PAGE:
Feedback regarding restraint and seclusion in Victorian government schools
Inclusion, access and participation branch
Department of Education and Training
Submission on related policy, guidelines and the principles for the reduction and elimination of restraint and seclusion (the principles) in Victorian government schools
Thank you for the opportunity to provide feedback.
Children and Young People with Disability Australia (CYDA) is the national representative organisation for children and young people with disability, aged 0 to 25 years. The organisation is primarily funded through the Department of Social Services and is a not for profit organisation. CYDA has a national membership of 5 300 and a growing social media presence with 22 500 followers across the three major platforms of Facebook, Twitter and LinkedIn.
CYDA provides a link between the direct experiences of children and young people with disability to the Australian Government and other key stakeholders. This link is essential for the creation of a true appreciation of the experiences and challenges faced by children and young people with disability.
CYDA’s purpose is to advocate systemically for the rights and interests of all children and young people with disability living in Australia.
CYDA has significant concerns regarding the current policy, guidelines and the Principles which are being reviewed regarding restraint and seclusion of students with disability in Victorian government schools.
Experience of restraint and seclusion continues to be a shamefully common experience for students with disability in Victorian government schools. The reported prevalence of these practices by students with disability, families, educators and others is deeply disturbing as is the circumstances in which it occurs. Direct experiences also include incidents of chemical and mechanical restraint even though it is explicitly prohibited under existing policy.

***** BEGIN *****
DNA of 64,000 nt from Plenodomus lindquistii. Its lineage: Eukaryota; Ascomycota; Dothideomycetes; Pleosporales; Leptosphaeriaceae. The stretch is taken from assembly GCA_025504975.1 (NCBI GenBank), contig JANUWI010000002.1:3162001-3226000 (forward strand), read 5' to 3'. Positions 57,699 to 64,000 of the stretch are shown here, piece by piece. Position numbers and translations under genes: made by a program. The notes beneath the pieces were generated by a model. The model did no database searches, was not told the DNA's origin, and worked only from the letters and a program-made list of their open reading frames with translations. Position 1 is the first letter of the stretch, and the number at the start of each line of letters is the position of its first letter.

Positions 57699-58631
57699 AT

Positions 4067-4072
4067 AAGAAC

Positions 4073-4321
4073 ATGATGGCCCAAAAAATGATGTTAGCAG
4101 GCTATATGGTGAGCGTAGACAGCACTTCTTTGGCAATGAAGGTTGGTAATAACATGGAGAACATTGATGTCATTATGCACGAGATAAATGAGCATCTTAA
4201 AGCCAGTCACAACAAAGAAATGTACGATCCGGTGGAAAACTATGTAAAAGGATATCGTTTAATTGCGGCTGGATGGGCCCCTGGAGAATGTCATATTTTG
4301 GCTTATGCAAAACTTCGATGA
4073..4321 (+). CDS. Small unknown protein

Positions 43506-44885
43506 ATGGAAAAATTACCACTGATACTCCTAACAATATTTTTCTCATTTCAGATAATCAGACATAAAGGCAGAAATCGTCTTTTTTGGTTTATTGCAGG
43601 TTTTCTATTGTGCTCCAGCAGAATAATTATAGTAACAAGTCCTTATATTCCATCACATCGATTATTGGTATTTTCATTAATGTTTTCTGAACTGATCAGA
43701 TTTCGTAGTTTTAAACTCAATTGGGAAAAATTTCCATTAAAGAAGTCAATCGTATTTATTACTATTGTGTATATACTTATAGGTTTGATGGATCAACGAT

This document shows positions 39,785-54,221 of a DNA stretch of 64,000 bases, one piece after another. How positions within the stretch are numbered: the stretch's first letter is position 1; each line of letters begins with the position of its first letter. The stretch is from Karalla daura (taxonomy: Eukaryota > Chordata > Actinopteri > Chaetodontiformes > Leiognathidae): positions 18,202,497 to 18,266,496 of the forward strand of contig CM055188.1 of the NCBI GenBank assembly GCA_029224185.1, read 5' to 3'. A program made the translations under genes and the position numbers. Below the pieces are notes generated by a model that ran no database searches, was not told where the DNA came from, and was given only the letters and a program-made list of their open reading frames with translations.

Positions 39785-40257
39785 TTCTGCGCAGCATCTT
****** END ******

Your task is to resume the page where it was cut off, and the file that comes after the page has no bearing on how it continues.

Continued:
The positioning of seclusion as an acceptable intervention for students is totally unacceptable and arguably a breach of human rights.
CYDA conducts an annual national survey on educational experiences of students with disability. In 2017, 22 per cent of students with disability in Victoria reported experiencing restraint in the last 12 months and 27 per cent reported experiencing seclusion. The prevalence had increased from the 2016 survey where the rates were 19 and 20 per cent respectively. Results of the CYDA 2018 national survey will be available in the near future.
Direct experiences reported to CYDA include:
I witnessed my child being physically restrained for too long. The incident left a bruise on his wrist and when I complained to the Department of Human Services and the Education Department, I was told the matter had to be resolved between the school and me! In other words the school had to "self-discipline" itself - What a joke! I was totally disgusted with the way the matter was handled.
(My daughter was) penned off in the classroom and not allowed breaks when overloaded.
(My child experienced) restraint that led to the injury of a support staff member as she tried to intervene but instead escalated the situation putting my child and herself at risk. This staff member had no formal training or authorisation to physically restrain a child.
My son was restrained multiple times. He was left with bruising and locked in small rooms.
The Principal carried my son to the sensory room and locked the door. My son had a major meltdown and started to destroy the room.
Physical restraint was previously used (on my child) i.e. restrained by seatbelt into 'time out' chair bolted to flooring.
I have been told (my daughter) "cannot attend school without taking Ritalin" and also that "she MUST obey whether she likes it or not" or "she will have her enrolment reviewed”.
Our son has been restrained in a chair that is bolted to a large piece of timber continuously throughout his day. He is only removed when taken to the toilet, where once again he is strapped to the toilet, or for outside play. While he is in class he is restrained at all times.
Three to four adults (held my son) down. The last method we heard about was telling him to pretend he was a jellyfish therefore going limp and not struggling. This was obviously after he had been restrained and put on the ground.